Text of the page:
The Internet has escaped the ax, at least in the US, at least for now
- 21 December, 2011 02:31
A year ago I wrote that 2011 would be a year in which the Internet would "be under a multi-pronged attack that threatens to change it irrevocably in ways that may destroy much of the Internet's potential." Well, 2011 has come and mostly gone, and it turned out that my pessimism may have been misplaced but not invalid.
The FCC vote I referred to in last year's column turned out to be generally good for the Internet but it did not take long for a telecom carrier to sue the FCC asserting that the commission had no power to tell the carrier to treat its customers fairly. My worry about the power of the copyright industry, at least in the U.S., was a bit premature but not misplaced.
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Congress is now debating the Stop Online Piracy Act (SOPA) and the Protect Intellectual Property Act (PIPA), laws explicitly designed to destroy the Internet infrastructure in an effort to preserve the obsolete business models of copyright giants. Congress, so far, has proved to be immune to the protests of the people who designed, built and run the Internet (here and here). It seems like the only things Congress can see are the parts of the Internet that their contributors run -- the underlying wires and the content that is a small part of what flows over the Internet.
We should soon know who wins this contest, the Internet or one of the minor players in the Internet ecosphere -- the copyright industry. And if the industry wins in Congress we shall then see where President Obama's loyalty lies -- with the Constitution he once taught or with the industry that donates money to his campaign. A ray of hope for a good outcome comes from Secretary of State Hillary Clinton's and Vice President Joe Biden's statements in favor of Internet freedom. But money too often speaks louder to politicians than justice during an election year.
The fate of the Internet outside the U.S. has been clearer, at least in spots. China has not been all that subtle about its belief that an unfettered Internet is a threat to the country. Throughout the Arab world, governments found out that China might just have a point. Europe, in general, despite the feelings of the president of France, has generally come down on the side of Internet freedom.
What does 2012 look like for people who care about Internet freedom? At this point it is not clear. What is clear is that complacency on the part of the pro-Internet crowd would be a very bad idea.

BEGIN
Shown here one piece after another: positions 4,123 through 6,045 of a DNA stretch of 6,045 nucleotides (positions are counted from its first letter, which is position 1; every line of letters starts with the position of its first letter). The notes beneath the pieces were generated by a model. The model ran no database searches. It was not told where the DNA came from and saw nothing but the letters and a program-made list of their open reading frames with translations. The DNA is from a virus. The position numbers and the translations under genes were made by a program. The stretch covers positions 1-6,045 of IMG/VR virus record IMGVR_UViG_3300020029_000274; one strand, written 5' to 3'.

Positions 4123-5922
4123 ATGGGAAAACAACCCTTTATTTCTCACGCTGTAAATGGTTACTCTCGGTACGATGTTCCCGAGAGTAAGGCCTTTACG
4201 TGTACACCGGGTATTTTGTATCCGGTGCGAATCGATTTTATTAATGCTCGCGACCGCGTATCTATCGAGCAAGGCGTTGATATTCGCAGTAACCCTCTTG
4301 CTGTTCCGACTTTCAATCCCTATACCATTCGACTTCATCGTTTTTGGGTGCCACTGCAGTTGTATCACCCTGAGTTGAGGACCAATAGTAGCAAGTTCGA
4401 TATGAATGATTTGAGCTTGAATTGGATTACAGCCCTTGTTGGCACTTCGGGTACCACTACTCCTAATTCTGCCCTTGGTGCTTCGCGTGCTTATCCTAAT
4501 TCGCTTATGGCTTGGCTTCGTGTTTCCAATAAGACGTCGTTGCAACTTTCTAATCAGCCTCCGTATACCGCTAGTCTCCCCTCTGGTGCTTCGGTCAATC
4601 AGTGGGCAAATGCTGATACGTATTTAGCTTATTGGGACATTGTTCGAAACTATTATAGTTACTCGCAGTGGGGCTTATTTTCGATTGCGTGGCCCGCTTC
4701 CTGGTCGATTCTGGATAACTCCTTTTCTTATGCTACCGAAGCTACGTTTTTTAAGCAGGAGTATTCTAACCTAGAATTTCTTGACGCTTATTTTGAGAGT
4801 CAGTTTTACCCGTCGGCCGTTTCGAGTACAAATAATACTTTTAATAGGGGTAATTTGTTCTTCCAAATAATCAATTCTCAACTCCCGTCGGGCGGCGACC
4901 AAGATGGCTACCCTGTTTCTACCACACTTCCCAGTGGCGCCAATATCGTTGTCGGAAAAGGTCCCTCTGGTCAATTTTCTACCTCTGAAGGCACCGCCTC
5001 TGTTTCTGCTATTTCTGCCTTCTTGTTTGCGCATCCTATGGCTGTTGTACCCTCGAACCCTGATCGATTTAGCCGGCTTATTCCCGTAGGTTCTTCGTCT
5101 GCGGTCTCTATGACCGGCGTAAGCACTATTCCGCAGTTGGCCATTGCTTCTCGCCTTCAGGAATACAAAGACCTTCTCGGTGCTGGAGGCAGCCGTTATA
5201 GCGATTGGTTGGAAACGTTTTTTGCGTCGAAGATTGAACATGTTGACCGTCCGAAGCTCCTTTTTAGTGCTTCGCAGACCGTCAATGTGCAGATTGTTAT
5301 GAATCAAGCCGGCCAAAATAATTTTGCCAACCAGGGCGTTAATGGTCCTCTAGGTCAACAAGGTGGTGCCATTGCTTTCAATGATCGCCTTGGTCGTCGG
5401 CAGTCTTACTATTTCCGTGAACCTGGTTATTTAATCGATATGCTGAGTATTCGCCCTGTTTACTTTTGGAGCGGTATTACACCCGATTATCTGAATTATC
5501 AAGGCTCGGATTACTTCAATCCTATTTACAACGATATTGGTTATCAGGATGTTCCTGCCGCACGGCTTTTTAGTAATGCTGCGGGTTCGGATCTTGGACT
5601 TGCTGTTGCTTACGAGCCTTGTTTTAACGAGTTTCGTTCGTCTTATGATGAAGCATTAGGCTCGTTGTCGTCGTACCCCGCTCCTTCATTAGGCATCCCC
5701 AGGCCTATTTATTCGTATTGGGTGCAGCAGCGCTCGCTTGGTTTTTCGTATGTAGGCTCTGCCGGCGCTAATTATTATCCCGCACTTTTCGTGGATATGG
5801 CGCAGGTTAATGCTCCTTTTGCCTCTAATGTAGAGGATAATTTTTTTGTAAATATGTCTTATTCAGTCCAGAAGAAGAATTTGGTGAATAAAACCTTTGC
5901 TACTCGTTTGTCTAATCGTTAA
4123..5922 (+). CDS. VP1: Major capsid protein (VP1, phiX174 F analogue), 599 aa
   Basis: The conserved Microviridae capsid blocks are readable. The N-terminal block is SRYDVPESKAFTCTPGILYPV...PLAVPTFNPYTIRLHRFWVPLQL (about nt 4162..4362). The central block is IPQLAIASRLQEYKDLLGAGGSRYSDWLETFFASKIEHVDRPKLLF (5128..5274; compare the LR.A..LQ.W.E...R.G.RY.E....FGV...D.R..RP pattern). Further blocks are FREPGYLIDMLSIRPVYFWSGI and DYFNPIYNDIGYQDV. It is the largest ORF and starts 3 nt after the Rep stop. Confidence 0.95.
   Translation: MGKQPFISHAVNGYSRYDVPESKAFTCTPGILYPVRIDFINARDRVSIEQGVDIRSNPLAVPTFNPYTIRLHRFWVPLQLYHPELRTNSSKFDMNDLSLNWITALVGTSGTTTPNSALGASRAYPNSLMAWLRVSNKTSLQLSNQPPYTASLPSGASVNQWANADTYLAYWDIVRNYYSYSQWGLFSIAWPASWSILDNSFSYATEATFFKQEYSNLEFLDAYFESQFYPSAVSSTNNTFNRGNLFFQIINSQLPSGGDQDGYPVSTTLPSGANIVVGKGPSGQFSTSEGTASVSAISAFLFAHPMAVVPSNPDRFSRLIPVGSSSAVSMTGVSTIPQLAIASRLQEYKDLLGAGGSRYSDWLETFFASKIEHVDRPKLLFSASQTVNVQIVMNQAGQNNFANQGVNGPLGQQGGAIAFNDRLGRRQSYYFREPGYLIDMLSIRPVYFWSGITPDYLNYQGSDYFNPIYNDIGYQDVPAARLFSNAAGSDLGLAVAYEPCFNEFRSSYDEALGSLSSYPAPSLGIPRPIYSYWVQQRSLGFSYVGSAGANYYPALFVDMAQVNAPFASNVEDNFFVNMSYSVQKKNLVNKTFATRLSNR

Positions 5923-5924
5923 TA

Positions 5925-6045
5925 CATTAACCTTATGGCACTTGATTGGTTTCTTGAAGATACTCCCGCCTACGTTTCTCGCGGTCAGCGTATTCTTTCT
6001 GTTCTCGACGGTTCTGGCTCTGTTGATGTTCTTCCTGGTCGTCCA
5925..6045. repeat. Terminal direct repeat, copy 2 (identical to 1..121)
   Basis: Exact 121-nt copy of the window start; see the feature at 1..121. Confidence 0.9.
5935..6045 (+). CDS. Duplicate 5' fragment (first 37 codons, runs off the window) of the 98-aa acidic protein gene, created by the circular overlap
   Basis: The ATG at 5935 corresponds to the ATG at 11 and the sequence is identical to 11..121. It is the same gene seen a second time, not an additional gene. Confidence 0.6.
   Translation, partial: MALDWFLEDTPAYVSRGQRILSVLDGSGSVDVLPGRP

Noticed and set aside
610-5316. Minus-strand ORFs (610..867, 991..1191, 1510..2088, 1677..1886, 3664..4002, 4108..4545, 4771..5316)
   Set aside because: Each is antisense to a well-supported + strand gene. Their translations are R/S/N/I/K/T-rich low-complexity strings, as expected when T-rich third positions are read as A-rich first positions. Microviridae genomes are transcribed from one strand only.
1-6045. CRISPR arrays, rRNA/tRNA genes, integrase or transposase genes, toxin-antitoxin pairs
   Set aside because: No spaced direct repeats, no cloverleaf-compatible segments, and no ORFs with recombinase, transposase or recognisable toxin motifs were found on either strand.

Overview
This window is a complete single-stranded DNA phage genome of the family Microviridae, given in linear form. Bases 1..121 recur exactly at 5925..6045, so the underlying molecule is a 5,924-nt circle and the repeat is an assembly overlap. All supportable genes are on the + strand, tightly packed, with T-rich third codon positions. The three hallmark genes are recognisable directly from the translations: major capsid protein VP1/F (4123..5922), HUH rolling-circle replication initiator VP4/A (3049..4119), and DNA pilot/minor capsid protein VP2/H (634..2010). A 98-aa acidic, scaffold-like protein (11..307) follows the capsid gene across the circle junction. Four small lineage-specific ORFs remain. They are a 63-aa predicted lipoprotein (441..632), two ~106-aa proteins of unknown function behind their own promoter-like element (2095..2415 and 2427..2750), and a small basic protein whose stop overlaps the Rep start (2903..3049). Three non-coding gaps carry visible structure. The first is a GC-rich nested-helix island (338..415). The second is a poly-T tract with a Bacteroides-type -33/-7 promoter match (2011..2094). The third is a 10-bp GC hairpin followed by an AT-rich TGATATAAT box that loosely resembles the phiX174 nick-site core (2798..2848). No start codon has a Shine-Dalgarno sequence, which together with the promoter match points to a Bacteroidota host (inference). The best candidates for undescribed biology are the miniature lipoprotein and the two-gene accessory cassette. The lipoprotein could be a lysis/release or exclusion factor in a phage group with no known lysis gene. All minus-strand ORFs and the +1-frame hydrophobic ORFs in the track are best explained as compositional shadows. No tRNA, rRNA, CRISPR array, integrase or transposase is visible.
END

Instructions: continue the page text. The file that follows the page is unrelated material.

The year ahead will be full of challenges to Internet freedom. It will start with Congress getting back to work after the holidays, always a potential threat, but in this case they will get back to doing the copyright industry's bidding with the SOPA and PIPA bills. The year will end with the World Conference on International Telecommunications (WCIT) in December. Among the proposals being floated for consideration is one that would put the International Telecommunication Union (ITU), with its country-based decision process, in charge of most of the Internet, including the Internet Corporation for Assigned Names and Numbers (ICANN), the Internet Engineering Task Force (IETF) and the Internet Society.
In between, there will be a continuing parade of threats. I fully expect we will have more governments thinking that the lesson to be learned from Egypt's Internet shutdown was that the shutdown was not done soon enough since it did not stop the fall of the government. I also anticipate seeing more countries legalizing the cutoff Internet access for people and companies based on accusations of copyright violation, rather than involving any due process -- this is what the SOPA and PIPA bill would do and what U.S. diplomats have been pressuring other countries around the world to do. Meanwhile more countries will want to outlaw Internet use by anyone who wants to have a grownup conversation or to access information for grownups.
In other words, 2012 will be more of the same, so don't fall asleep if you want to have a recognizable Internet in 2013.
Disclaimer: Harvard had no input to this un-Happy New Year's message.
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